I was recently featured as part of the Behrend Beacon’s Alumni Features series. I was hesitant to participate because of how I was contacted. My husband provided my name to the Features Editor, who continued to refer to me as ‘your wife’ in emails between them. Mr. Hassel reached out to me and, despite my reluctance, I gave an interview.
The first paragraph of this feature ends by referring to me as ‘the wife of Scott Soltis’, then giving his degree and his accomplishments (despite my never having provided them in my interview). Meanwhile, in the article featuring my husband, I am only mentioned once as ‘his wife’. While I love my husband and am very proud of our relationship and the life we have built for ourselves, it is not the way that I choose to define myself or my accomplishments. It confounds me how, particularly in these times, a woman and her achievements cannot stand on their own merit.
In the first paragraph, Mr. Hassel writes, “Another staple of the college experience, however, can be the fortuitous meeting of significant others and the understanding of love…” While this is not necessarily untrue, it is not reflective in any way of the interview I gave. Never once in my interview did I mention how I met my significant other or how I came to understand love. When I look at the differences in the articles featuring Scott and myself and consider the different message I conveyed in my interview, I must ask, is it because I am a woman that Mr. Hassel wanted to fit my interview into this narrative?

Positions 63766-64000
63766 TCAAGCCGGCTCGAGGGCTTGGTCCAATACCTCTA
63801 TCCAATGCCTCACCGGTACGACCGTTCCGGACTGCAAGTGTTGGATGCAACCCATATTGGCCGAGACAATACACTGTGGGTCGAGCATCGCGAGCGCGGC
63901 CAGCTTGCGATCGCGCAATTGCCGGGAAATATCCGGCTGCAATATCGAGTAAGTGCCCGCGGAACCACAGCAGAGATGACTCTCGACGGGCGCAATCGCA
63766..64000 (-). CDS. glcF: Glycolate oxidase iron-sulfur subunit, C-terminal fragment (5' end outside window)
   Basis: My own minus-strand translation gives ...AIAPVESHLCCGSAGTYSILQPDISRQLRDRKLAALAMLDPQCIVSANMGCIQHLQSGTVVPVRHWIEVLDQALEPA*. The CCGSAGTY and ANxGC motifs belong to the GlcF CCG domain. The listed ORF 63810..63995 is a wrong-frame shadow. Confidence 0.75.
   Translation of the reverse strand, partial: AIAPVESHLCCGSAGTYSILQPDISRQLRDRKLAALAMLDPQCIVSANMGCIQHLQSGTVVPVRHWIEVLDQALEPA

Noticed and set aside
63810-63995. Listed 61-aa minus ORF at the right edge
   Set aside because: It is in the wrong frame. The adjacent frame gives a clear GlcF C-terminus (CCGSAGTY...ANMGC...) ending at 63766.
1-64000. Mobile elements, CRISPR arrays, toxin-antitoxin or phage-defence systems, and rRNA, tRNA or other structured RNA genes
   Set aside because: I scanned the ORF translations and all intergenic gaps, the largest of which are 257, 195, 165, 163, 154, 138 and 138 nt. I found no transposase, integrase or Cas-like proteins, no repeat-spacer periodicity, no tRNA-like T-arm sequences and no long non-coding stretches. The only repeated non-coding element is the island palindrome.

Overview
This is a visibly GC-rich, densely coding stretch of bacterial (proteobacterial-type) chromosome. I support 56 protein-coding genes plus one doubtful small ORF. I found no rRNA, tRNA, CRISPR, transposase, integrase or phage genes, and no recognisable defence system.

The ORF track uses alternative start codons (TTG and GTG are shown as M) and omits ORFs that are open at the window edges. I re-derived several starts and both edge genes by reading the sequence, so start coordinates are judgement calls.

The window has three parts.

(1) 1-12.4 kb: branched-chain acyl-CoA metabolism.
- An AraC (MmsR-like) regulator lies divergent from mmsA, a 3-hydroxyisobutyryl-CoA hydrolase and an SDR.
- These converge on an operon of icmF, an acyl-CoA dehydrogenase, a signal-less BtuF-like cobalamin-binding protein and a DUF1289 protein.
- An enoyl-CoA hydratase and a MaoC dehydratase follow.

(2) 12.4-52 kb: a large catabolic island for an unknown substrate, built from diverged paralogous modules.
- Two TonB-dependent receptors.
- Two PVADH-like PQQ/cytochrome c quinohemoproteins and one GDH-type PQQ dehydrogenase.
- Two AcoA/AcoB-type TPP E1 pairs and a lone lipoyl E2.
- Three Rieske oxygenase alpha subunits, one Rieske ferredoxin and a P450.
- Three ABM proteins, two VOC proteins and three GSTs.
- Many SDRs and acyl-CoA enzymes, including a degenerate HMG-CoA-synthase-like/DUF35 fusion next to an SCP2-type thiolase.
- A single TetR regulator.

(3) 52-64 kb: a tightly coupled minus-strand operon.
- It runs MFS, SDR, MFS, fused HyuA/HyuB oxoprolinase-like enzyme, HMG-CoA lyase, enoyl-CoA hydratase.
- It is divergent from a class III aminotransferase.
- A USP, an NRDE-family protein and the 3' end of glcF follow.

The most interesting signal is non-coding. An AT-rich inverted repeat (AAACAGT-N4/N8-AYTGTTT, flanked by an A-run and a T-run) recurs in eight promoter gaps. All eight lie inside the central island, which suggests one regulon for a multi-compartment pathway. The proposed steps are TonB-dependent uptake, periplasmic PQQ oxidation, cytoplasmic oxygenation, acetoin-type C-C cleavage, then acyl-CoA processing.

I urge the Beacon’s editorial staff to consider a person’s individual value, regardless or sex or gender, when writing about their subjects. When setting out to feature someone in an alumni-featuring article, feature him or her or them. Feature his or her or their accomplishments. Feature the content he or she or they provide(s) to you in an interview. Let’s do away with double standards and preconceived narratives.